Happy autumn!

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Comments on this article are closed.

  1. Janet

    I agree with the comment about a hard copy instead of digital and crowding up the computer.

  2. Thea Swanson

    I also would order the Bon Appetite book if I could get it in a hard cover. Ordering a digital book would only
    crowd up my computer. I have seen many complaints of Savers that had ask for a hard copy but to no avail. I don’t understand why is it so difficult to get a hard copy? How many more people have to ask? I am a bit upset about this.

  3. Ita

    Thank you, Ita.

    • Vivian Goldschmidt, MA

      You’re very welcome, Ita!

  4. Judy

    I definitely prefer hard vopy books over digital products of books, please provide an option for that. My experience is that a reference book on counter top is easier to access for ideas and is a great reminder every time you go to kitchen. Digitial documents are “out of sight / out of mind”.

    • Judy G

      I second that! I know it’s not your policy, but a paper copy would be amazing.

      • Lisa

        I wholeheartedly agree. I paid for all the “books” but only got digital files. Not the same!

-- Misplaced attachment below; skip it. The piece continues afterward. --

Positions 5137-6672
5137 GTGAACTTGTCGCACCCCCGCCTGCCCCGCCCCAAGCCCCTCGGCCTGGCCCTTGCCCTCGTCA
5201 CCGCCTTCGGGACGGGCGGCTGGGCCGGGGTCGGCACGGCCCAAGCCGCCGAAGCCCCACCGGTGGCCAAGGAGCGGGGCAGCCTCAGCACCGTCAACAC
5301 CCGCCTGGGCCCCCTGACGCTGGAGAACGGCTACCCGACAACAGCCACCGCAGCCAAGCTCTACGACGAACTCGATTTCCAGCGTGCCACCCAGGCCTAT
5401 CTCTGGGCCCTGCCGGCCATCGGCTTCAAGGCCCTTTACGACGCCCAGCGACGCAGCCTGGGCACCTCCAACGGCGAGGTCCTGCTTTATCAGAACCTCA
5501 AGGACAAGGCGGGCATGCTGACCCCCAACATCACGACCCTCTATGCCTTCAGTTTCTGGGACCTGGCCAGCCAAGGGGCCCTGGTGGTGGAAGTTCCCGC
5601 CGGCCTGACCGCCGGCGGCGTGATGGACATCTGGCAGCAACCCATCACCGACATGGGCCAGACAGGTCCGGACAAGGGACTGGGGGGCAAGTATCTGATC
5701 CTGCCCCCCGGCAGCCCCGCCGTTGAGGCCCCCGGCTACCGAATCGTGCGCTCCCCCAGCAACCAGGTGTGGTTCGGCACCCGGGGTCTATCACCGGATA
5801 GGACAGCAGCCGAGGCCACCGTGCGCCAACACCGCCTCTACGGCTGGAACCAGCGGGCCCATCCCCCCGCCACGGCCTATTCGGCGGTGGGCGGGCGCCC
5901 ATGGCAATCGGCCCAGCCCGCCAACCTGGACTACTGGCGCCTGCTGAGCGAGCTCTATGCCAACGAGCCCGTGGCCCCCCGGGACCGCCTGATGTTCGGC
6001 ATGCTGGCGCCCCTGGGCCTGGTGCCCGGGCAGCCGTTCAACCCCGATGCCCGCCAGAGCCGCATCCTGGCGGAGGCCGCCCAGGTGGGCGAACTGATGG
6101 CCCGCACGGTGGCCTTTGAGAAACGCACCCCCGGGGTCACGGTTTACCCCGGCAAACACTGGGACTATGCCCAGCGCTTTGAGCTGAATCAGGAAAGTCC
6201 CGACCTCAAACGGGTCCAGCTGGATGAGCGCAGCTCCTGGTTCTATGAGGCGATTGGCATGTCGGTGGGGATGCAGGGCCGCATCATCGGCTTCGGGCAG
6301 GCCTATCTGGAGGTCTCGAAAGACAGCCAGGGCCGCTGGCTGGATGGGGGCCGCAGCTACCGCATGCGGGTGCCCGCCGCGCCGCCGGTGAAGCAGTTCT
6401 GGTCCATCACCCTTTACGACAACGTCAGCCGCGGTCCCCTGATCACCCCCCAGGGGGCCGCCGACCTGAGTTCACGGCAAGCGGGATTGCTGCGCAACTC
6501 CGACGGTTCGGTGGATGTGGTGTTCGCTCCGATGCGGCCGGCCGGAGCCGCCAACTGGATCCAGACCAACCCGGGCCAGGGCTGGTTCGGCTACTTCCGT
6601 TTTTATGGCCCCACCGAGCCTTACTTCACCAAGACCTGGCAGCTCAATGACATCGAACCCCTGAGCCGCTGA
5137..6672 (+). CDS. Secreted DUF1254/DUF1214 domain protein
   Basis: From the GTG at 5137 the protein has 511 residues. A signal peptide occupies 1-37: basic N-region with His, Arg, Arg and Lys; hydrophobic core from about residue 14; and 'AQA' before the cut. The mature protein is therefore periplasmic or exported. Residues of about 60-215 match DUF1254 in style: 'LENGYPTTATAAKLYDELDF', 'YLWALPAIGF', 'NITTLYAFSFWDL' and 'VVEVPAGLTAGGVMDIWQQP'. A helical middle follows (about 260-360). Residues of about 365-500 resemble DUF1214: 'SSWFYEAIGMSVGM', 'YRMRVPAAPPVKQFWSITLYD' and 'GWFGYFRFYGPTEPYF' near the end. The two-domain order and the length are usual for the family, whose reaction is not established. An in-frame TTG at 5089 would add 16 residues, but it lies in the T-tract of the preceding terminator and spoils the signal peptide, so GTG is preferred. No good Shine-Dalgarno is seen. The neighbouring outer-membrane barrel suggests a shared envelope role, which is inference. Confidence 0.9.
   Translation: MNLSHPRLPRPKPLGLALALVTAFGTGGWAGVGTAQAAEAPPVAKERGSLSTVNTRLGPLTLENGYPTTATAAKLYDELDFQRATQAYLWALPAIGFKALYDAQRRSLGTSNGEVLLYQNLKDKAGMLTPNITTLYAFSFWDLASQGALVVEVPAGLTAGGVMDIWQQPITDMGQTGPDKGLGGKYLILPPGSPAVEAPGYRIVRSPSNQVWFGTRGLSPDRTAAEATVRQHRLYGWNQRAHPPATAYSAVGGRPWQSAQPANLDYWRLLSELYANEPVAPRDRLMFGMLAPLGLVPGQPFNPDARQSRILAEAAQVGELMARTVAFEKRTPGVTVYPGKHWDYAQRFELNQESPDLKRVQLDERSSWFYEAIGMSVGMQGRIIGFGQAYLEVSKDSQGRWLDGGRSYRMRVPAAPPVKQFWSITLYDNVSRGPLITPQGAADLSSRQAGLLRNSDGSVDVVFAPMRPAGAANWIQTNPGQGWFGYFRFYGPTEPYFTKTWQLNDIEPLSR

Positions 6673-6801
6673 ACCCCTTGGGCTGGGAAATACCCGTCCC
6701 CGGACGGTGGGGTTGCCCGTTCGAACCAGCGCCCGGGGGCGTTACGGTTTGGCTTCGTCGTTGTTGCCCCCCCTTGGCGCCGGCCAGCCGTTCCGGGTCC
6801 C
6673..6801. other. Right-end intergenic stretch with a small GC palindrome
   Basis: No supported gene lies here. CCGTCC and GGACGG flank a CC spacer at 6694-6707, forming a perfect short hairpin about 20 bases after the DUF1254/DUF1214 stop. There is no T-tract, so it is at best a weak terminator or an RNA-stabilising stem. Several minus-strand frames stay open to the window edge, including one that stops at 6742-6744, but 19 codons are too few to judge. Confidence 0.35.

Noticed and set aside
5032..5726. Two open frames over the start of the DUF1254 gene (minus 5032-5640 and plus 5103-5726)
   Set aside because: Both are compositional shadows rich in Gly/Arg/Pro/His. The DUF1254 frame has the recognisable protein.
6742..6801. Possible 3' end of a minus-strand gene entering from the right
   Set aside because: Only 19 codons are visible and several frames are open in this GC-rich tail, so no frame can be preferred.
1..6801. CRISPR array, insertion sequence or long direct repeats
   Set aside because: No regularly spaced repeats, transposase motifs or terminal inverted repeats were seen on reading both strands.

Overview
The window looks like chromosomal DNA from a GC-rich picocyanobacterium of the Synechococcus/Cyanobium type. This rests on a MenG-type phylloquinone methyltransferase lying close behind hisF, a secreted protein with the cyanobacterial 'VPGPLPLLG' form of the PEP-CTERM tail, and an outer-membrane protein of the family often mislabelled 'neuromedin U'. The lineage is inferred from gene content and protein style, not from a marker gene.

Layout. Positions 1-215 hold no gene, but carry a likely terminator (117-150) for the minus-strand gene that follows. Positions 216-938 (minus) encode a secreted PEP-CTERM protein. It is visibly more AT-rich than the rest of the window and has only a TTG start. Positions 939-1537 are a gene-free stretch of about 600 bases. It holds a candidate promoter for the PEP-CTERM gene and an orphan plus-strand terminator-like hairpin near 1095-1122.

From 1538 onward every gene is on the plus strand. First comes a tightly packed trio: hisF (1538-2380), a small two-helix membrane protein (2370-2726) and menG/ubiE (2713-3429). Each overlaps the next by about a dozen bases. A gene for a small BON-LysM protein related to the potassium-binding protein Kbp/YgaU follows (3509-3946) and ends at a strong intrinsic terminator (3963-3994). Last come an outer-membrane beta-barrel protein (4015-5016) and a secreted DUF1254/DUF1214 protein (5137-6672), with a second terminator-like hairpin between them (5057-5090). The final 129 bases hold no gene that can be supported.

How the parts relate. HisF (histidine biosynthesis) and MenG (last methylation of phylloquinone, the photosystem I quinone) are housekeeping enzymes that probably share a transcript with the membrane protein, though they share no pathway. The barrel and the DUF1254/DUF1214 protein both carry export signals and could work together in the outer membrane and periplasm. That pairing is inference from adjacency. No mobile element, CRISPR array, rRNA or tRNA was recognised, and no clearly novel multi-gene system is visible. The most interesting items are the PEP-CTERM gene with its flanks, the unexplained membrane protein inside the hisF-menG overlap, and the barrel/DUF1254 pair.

5. Donna

    please make a paper cookbook. I would buy it in a heartbeat.

  6. Audrey Beaumont

    Dear Vivian

    Could you please clarify the difference between blood calcium and tissue calcium in the body? My blood calcium is normal, however my tissue calcium is sky-high. I take VitaminD, but suspended the calcium to try to reduce my levels of calcium. My DEXA scan results plummeted from -1.5 to -2.2. I follow a healthy balanced diet and I am devastated by these last results.

    • Save Institute Customer Support

      Hello Audrey, we’re very sorry to hear about your results. We will be sending you an email regarding your question. Remember that we’re always here for you!

  7. susanna